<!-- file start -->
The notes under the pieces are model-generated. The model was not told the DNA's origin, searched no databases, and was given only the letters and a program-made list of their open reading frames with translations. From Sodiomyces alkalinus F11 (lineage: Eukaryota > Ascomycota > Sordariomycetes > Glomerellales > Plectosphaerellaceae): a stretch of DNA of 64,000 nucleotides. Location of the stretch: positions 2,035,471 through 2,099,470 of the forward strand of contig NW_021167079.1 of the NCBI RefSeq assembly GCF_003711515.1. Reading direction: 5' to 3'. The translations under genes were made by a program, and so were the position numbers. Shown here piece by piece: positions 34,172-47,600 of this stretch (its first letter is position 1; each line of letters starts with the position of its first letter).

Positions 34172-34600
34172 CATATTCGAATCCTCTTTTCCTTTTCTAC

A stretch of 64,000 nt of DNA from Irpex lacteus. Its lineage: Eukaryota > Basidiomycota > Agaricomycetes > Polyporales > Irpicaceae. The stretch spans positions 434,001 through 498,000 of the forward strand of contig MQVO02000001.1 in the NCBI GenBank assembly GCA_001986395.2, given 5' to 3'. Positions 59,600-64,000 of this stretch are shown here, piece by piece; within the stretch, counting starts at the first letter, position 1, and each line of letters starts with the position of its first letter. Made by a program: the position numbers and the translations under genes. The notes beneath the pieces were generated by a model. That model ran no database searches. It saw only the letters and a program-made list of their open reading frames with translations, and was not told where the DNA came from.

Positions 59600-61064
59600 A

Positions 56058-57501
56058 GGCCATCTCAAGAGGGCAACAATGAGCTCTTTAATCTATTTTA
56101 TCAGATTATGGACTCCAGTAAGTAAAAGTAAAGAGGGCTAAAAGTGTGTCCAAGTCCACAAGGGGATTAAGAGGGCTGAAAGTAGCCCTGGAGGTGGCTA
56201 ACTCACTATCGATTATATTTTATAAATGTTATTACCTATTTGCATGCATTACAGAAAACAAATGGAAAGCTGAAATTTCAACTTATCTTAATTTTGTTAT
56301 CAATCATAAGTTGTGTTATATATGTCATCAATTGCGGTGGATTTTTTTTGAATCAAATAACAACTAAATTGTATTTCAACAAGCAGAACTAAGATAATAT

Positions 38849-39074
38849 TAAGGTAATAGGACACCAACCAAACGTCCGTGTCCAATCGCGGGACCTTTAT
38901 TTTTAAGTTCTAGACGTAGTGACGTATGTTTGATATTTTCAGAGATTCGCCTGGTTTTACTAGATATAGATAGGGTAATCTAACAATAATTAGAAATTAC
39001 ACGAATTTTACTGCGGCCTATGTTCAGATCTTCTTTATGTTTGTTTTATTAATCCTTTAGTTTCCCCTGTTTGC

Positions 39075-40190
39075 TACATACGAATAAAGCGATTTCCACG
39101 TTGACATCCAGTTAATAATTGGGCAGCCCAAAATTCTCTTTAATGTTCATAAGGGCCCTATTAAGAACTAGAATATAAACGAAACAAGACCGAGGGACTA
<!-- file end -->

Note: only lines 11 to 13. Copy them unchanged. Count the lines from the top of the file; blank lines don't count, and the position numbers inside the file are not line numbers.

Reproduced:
56301 CAATCATAAGTTGTGTTATATATGTCATCAATTGCGGTGGATTTTTTTTGAATCAAATAACAACTAAATTGTATTTCAACAAGCAGAACTAAGATAATAT

Positions 38849-39074
38849 TAAGGTAATAGGACACCAACCAAACGTCCGTGTCCAATCGCGGGACCTTTAT